The group promotes a total-war, for-us-or-against-us view of the conflict, which rejects the possibility that citizens can be neutral. In its founding statement, the group hinted at targeting civilians that it deems disloyal, writing, “All militia members are a legitimate target for us. Every collaborator with the militia inside the neighborhoods is a target for us.” Similarly, in this video the speaker says that those who have fled the country rather than staying to fight should not come back:
After watching this video, I observed that the same man appeared in a video released by the General Intelligence Service (formerly NISS) Operations Authority. From this we can conclude that the Sudanese Popular Resistance Factions either share members with the intelligence service, or the group is just a front for the intelligence service.
As I said earlier, however, these explanations are not mutually exclusive. Even if the new group is merely a ‘front’ for the General Intelligence Service, it still could eventually develop its own distinct identity, command structure, and membership.
Lastly, the new ‘Resistance Factions’ might consist in part of members of the Sudan Shield militia established before the current war. This is conjecture, based on the fact that the new group calls one of its subdivisions the ‘Shield Brigade.’ For background, Sudan Shield was formed in December 2022 amid mounting tensions between the army and RSF. It was meant to serve as a bulwark in support of SAF, but its commander Abu Aqlah Kikel defected to the RSF, leaving the group leaderless. Although Kikel claimed that all his troops joined the RSF too, that is likely not true.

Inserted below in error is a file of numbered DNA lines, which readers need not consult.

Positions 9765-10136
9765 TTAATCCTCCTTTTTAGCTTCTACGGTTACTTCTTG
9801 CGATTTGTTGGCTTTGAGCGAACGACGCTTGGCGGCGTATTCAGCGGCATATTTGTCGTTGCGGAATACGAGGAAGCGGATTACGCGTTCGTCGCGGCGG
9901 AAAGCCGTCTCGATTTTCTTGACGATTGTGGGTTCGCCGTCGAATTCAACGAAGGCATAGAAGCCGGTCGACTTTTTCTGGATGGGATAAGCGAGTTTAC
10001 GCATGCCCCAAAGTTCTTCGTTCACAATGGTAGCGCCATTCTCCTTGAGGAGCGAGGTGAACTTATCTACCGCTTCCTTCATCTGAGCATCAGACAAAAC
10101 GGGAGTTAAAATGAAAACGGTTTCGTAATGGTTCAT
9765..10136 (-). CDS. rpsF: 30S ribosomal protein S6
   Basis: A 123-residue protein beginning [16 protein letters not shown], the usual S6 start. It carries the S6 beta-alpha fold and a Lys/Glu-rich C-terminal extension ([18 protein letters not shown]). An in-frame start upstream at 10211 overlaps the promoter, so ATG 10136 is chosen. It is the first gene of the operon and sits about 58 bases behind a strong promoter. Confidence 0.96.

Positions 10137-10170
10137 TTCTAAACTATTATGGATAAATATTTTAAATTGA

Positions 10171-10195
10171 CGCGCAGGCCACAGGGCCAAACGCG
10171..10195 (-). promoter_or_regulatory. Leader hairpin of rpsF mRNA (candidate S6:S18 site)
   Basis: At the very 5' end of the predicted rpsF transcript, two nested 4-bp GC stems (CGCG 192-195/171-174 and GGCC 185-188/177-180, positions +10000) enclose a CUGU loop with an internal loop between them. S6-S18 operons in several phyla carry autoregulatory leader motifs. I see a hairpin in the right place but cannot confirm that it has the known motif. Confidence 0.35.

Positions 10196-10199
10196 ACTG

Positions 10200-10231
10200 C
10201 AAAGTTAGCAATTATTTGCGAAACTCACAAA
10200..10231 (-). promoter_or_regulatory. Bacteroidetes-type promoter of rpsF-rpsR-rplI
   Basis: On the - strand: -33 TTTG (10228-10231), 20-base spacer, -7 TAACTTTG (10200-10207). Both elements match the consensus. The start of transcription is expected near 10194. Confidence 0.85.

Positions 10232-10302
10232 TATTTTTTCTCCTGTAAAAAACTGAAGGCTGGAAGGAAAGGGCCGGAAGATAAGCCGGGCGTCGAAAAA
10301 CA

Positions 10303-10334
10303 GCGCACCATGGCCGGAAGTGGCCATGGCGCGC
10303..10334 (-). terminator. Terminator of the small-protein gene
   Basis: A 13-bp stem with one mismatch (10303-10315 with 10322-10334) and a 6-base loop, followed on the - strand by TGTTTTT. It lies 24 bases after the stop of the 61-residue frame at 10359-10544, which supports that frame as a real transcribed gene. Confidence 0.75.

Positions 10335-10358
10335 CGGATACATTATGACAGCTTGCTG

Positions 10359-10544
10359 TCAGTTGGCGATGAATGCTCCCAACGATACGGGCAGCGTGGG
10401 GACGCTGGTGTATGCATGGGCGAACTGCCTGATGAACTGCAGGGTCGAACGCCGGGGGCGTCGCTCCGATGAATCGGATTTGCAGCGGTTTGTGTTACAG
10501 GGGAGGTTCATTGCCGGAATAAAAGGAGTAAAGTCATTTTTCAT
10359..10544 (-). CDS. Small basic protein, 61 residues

Therefore, for those who remained loyal to SAF, a rebrand would make sense at this stage. The timing of the events supports this hypothesis. Kikel announced his defection in August, and the Sudanese Popular Resistance Factions announced itself in September.
Whatever the case, the group represents a new brand of militancy. It operates outside the law and without official sanction. Who will be its ultimate victims… just the Rapid Support Forces—or perhaps innocent citizens too?